1467 - Box to hold...ummm...maybe tape cartridges with commercials or announcements for a radio station? Maybe IC wafers during processing, in the days of yore when such wafers measured 3" or 4" (a few generations of technology ago)?
1468 - The center text rather gives this away, in my opinion. In the days of iceboxes (with actual ice), you'd hang this outside your house so that when the iceman cometh he knows how big a block to deliver. Calibrated in pounds, presumably, and color coded so as to be read at a distance.
1469 - Possibly an oriental mess kit, to carry your favored utensils to your friends house when dining there. The bottommost implements look like chopsticks.
1470 - Screw jack, used for jacking up axles or houses or whatever needed to be lifted. Operated by inserting a bar in one of the holes on the top part and screwing or unscrewing it from the base. Note the convenient carry handle, although I suspect it's still rather on the heavy side.
Now to read the other guesses...
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"E Z Peaces" wrote: (clip) Before a battle, the general has one of these instruments at his HQ.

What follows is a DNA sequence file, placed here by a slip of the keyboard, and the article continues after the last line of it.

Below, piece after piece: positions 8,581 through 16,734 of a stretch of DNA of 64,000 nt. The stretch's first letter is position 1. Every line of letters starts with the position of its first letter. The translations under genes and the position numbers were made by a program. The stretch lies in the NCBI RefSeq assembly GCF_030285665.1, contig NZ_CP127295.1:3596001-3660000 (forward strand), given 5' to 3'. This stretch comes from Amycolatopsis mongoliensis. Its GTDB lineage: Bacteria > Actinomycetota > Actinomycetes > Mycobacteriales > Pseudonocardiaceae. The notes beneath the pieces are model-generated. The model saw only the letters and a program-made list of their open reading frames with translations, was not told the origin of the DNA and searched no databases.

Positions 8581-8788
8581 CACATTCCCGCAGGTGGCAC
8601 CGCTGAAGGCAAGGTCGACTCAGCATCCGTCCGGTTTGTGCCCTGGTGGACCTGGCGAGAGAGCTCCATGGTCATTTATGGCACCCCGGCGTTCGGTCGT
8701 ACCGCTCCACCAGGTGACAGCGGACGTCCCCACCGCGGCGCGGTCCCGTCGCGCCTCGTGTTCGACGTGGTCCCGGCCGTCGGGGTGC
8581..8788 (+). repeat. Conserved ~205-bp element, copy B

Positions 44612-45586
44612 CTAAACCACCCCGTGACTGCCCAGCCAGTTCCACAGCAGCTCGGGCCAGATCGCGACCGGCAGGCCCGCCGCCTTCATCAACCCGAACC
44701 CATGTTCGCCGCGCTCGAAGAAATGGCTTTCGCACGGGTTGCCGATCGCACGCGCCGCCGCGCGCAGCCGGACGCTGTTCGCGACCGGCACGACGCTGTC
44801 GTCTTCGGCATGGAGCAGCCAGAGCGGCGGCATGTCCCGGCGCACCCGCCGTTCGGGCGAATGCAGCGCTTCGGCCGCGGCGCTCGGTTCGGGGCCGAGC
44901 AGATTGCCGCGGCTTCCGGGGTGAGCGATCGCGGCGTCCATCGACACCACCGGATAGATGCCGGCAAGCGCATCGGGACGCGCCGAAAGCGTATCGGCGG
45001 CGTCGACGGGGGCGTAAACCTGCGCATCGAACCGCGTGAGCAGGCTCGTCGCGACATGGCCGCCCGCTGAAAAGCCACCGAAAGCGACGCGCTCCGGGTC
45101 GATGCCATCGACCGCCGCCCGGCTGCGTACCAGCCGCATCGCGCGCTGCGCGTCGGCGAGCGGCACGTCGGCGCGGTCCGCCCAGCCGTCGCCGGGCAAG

The procedure you have outlined would work, but I can't believe anyone would build an instrument for sighting directions, and not have the measuring scale next to the pointer.
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Leo Lichtman wrote:

However it would seem to me that theodolites would be more practical for that use, and they were in common use in the 1700s http://celebrating200years.noaa.gov/theodolites/theodolitehead_zm.html . If a less precise instrument was suitable then a bearing compass would be used, that allows sighting through two slits.
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Finally a couple I recognize.
The first item is a portable binnacle box for small vessels not permanantly equipped with them inthe old days.
I have one but it also has a box top that fits over it and has latches on the sides to hold the cover on.
The cover also has a handle to carry it by.
They would be mounted on a pedastal similar to the binnacle on an old sailing ship, or eve more modern vessels.
The other piece with the handle on top is the companion light that is shaded to allow a bit of light on the compass but not destroy the night vision.
I have also seen that pliers looking gadget. Our electrians all had one to bend heavy gage wire. Not sure if that is what it is for but it sure worked good.

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1465: Portable weathervane. Perhaps this one was intended for dueling purposes (ensuring neither side has the advantage of the wind), considering the two pistols; you wouldn't need the compass for that, though.
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You guys are good, with one exception.
The ice card was hung in the window. That way the iceman could see it from down in the street. Even if he could not read the numbers, if his eyes were going, or you were on the fourth floor, he coould see the color, knowing that red was 20 lb, etc.